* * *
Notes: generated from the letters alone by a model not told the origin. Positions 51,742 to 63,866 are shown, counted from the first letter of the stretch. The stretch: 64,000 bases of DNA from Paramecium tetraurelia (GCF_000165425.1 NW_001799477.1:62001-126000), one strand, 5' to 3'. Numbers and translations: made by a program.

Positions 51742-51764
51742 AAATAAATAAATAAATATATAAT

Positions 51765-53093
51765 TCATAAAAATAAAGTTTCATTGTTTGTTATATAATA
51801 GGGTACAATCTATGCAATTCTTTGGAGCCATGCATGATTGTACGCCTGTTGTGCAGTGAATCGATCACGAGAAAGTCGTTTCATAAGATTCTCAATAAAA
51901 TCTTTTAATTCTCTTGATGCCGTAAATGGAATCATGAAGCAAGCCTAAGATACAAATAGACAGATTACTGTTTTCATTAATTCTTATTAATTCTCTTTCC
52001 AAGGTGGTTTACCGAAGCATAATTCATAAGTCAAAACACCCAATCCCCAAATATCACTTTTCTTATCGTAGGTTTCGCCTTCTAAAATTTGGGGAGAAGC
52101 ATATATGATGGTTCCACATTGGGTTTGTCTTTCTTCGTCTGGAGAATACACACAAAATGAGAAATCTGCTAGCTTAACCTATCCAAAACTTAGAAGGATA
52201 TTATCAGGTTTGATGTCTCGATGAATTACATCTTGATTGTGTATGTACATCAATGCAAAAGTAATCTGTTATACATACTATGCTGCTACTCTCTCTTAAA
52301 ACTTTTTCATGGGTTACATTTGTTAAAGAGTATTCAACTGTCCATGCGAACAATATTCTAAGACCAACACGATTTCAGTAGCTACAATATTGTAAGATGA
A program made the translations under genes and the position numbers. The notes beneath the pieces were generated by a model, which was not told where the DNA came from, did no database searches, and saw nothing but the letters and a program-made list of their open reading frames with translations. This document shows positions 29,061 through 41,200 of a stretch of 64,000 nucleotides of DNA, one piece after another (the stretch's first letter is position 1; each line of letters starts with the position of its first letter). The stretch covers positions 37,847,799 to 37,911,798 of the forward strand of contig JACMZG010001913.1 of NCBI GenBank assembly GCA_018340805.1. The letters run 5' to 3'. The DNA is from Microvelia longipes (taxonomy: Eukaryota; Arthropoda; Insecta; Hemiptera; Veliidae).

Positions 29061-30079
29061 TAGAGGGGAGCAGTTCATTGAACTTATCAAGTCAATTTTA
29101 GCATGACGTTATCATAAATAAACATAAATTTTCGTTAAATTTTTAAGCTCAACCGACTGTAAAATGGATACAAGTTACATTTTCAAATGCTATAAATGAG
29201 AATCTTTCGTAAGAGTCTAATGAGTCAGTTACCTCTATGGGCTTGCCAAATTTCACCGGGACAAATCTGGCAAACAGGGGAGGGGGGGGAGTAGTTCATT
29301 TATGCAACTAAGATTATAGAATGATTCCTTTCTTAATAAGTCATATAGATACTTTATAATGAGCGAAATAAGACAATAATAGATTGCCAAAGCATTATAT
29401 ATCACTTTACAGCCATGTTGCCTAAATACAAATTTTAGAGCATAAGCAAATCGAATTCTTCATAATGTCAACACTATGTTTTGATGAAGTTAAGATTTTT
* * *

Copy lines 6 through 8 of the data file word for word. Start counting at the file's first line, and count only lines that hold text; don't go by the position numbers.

51801 GGGTACAATCTATGCAATTCTTTGGAGCCATGCATGATTGTACGCCTGTTGTGCAGTGAATCGATCACGAGAAAGTCGTTTCATAAGATTCTCAATAAAA
51901 TCTTTTAATTCTCTTGATGCCGTAAATGGAATCATGAAGCAAGCCTAAGATACAAATAGACAGATTACTGTTTTCATTAATTCTTATTAATTCTCTTTCC
52001 AAGGTGGTTTACCGAAGCATAATTCATAAGTCAAAACACCCAATCCCCAAATATCACTTTTCTTATCGTAGGTTTCGCCTTCTAAAATTTGGGGAGAAGC